PHILADELPHIA -- Fewer things are universally as scary as the idea that the monsters under our beds or in our closets are real.
That's the premise behind a new psychological thriller called "The Boogeyman." It's the latest movie from our parent company's 20th Century Studios.
"We all have a boogeyman, either in the closet, or under the bed, or in the dark," says Chris Messina, who plays Will Harper, a therapist and father of two daughters, who just lost his wife. "In this movie, it also represents something inside of ourselves, things we're just not facing."
The producers of "Stranger Things" are bringing Stephen King's early short story to the big screen.
"At the core of the movie, it's about a grieving family," said Sophie Thatcher, who plays Sadie Harper.
The Harper sisters are mourning the death of their mother, when the younger of the two, Sadie, starts seeing and hearing things.
"As long as it feels like it hit emotionally, and you had empathy for the characters and want to follow them on that journey, then you did something right in a horror movie," Thatcher said.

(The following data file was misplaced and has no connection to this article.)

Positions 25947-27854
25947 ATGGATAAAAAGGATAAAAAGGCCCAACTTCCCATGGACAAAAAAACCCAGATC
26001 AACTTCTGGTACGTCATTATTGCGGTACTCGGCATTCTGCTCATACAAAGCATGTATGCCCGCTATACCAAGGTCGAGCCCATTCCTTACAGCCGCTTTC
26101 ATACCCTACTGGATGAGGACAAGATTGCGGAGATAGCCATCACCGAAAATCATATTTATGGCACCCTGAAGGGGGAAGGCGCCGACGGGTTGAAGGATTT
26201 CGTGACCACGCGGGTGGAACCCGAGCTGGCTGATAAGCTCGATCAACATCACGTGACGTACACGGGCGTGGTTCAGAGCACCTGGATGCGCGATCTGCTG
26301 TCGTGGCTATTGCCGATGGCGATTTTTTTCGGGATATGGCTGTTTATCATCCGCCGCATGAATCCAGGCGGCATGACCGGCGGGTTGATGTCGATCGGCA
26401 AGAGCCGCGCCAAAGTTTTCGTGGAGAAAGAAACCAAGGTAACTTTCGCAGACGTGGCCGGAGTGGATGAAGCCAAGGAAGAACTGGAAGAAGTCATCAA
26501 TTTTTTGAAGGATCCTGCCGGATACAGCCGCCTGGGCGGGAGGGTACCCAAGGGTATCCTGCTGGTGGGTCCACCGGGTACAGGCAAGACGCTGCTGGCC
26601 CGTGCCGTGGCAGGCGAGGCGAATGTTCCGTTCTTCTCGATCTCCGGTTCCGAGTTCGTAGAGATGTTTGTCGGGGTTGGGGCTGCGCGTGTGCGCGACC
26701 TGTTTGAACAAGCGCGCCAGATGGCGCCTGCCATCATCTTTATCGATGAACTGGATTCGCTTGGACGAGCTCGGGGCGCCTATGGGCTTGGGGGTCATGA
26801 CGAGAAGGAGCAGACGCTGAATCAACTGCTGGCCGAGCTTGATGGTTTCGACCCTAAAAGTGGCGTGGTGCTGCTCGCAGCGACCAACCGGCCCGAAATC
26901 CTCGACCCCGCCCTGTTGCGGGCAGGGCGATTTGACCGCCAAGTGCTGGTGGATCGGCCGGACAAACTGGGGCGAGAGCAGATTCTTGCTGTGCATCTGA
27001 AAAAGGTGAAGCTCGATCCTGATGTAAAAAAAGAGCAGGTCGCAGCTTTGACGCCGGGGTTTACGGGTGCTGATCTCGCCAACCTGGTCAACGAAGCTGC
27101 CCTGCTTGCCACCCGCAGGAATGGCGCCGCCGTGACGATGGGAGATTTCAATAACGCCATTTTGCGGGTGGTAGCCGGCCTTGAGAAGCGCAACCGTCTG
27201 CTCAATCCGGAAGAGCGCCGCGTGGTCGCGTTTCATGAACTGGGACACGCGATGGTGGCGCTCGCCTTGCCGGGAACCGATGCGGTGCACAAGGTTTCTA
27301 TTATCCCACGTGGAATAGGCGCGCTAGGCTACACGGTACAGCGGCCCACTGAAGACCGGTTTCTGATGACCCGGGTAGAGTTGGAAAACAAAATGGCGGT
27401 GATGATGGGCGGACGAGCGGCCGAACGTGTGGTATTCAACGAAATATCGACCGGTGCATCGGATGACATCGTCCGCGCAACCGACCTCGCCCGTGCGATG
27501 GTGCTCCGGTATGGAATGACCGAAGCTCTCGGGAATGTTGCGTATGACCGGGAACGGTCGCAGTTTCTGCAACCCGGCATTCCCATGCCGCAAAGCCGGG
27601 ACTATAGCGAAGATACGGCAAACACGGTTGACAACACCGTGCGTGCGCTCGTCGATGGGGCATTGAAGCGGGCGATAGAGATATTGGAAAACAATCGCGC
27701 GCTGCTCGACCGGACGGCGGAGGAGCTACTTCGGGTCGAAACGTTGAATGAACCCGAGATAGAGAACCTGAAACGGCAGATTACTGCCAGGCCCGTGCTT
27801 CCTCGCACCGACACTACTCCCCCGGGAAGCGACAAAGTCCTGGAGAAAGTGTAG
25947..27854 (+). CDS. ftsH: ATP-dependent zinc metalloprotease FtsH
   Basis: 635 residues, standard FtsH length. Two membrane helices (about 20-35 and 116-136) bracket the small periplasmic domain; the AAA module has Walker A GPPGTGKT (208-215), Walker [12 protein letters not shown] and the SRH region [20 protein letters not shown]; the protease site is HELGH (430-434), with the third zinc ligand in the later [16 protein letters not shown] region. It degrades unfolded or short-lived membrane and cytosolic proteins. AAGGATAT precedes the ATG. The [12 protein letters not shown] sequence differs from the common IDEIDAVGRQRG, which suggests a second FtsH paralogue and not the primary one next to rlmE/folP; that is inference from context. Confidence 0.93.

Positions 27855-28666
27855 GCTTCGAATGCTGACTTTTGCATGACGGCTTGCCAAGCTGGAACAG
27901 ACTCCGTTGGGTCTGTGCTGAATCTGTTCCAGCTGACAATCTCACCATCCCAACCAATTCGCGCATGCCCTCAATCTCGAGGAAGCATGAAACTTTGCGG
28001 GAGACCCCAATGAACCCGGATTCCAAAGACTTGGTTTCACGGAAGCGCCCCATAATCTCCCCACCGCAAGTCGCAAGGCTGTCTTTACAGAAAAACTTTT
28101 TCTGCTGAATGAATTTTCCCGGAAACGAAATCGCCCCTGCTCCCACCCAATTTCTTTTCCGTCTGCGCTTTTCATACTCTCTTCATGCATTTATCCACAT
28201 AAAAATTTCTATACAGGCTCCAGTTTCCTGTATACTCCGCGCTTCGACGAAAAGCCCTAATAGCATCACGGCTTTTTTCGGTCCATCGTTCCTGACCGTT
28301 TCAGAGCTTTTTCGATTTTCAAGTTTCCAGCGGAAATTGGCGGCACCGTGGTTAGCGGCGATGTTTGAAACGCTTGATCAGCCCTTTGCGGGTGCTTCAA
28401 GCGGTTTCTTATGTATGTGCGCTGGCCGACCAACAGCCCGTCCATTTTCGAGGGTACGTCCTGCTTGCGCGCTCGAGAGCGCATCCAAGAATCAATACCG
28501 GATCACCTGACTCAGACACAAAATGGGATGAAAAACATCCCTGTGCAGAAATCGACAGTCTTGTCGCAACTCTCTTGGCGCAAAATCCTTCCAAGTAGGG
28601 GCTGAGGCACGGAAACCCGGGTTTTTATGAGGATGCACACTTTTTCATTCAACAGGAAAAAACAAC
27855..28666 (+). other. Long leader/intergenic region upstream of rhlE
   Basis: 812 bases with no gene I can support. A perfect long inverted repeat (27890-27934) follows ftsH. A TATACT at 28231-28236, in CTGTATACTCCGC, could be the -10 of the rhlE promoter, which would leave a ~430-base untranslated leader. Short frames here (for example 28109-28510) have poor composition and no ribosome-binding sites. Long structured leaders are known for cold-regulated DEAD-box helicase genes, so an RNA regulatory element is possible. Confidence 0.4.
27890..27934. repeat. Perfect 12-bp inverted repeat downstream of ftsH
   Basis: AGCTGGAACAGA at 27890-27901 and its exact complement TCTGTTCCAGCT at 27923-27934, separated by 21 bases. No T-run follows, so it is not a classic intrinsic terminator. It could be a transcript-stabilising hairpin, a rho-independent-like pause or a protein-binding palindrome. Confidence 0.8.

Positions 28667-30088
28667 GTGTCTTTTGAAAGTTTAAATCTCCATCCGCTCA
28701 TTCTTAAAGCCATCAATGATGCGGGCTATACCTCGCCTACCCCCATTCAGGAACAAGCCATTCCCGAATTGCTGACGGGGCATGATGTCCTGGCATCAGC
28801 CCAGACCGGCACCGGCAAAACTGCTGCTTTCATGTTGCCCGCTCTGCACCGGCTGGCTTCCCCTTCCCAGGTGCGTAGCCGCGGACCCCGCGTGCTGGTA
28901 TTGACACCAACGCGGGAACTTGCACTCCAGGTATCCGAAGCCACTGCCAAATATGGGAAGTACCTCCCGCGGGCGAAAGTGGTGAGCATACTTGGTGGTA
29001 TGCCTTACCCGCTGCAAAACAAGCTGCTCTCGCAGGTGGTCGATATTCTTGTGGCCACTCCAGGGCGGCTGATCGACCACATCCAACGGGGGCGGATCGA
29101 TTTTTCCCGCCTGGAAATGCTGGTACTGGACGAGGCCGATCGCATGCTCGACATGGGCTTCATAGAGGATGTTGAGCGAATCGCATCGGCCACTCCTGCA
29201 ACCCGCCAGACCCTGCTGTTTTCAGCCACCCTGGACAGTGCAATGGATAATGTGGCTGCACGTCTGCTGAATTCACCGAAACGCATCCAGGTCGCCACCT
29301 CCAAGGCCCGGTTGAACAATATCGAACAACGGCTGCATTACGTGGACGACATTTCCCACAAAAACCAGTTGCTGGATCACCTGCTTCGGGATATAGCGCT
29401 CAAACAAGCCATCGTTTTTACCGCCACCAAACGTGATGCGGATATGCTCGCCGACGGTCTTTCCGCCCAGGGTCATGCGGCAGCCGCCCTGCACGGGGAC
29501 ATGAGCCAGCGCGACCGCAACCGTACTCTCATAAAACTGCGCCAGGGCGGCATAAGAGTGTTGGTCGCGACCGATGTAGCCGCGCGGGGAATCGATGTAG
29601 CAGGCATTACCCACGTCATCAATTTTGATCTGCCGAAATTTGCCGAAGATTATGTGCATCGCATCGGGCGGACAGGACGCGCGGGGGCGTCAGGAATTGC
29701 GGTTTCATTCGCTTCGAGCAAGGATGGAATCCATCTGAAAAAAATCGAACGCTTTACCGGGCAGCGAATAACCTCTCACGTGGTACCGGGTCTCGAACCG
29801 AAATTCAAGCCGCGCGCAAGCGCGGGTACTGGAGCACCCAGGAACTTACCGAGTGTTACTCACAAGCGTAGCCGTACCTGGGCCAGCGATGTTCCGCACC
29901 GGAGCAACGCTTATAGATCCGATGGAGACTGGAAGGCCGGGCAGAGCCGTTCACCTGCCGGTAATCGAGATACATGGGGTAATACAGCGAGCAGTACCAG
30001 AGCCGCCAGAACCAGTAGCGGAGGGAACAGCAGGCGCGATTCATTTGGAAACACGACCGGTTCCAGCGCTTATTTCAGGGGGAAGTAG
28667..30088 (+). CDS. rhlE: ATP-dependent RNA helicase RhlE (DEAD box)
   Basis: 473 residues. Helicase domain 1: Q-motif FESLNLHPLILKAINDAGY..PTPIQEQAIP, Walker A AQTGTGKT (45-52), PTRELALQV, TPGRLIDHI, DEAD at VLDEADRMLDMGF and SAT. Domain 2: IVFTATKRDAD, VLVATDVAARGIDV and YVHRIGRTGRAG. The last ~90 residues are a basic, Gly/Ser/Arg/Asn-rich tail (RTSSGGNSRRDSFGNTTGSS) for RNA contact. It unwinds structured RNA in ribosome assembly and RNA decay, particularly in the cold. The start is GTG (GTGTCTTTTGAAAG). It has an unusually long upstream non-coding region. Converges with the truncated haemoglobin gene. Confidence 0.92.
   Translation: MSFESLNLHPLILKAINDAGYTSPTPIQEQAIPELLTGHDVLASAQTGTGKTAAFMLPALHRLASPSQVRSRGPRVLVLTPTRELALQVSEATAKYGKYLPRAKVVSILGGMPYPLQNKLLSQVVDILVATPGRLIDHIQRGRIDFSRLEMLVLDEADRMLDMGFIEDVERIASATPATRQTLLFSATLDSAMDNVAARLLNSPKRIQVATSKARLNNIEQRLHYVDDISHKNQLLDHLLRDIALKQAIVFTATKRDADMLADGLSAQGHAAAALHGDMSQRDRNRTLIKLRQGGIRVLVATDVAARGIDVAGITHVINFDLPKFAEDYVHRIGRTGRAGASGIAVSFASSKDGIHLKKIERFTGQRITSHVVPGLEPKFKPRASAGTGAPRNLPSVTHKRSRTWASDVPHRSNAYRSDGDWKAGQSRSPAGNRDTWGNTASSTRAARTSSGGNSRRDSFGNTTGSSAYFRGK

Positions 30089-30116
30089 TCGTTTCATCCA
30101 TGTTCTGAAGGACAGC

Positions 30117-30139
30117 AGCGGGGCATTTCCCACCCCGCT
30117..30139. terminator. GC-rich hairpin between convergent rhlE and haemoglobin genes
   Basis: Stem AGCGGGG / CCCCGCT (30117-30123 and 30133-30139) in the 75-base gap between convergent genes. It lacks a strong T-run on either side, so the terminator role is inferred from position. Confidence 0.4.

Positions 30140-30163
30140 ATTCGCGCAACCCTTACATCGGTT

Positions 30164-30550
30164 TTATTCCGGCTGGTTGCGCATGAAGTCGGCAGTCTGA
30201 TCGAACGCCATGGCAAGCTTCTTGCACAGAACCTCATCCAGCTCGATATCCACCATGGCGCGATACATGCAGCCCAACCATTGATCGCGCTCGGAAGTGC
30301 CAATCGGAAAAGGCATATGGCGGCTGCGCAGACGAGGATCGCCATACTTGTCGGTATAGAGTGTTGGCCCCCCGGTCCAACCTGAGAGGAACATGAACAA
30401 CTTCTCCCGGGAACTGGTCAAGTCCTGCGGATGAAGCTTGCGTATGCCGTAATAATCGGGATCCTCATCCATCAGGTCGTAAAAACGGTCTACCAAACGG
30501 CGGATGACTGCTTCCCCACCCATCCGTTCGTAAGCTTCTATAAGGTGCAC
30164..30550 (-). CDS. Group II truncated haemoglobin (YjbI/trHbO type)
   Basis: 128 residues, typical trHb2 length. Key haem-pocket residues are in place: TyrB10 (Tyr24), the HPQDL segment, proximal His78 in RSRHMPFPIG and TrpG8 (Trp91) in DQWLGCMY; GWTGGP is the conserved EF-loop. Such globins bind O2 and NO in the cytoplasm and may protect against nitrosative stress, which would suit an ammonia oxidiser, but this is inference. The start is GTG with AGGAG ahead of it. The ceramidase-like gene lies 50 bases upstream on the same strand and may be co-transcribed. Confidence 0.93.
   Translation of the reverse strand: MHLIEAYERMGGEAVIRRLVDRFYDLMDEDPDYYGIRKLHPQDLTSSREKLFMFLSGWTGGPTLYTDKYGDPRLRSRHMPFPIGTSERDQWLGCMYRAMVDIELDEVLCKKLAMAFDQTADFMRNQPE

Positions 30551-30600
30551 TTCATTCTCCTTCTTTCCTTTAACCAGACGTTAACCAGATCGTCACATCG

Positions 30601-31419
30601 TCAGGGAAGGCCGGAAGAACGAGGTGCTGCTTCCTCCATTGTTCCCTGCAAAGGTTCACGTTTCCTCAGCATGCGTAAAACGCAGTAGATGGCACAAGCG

Messina says it was that heart, that humanity, that drew him to his first horror genre film.
"You can't have any jump scares or screams from the audience unless you really care about these people," Messina said.
Will Harper has yet to tackle his own grief when a mysterious patient walks into the therapy practice in his home with a dark story and presence.
That's when the boogeyman really starts to terrorize the Harper family.
Director Rob Savage remembers being haunted by King's short story as a kid.
"Everyone has their own idea of the boogeyman," Savage said. "There have been 600 boogeyman movies. But to do this version with Stephen King backing it, just felt like a no-brainer. It felt like we could do something really special."
Savage says it "means the world" to be sanctioned by King, who has given readers and audiences some of the most iconic scares of our lives.
"His opinion was the one that really counted," Savage said. "Showing him the movie was a really terrifying experience. He said that he loved it and that it terrified him. He jumped and threw his popcorn a couple of times.
It's just incredible to think about the amount of times that that man has given me nightmares... The fact that we made something that made him jump, is something to take to your grave."
"The Boogeyman" is in theaters now and is rated PG-13.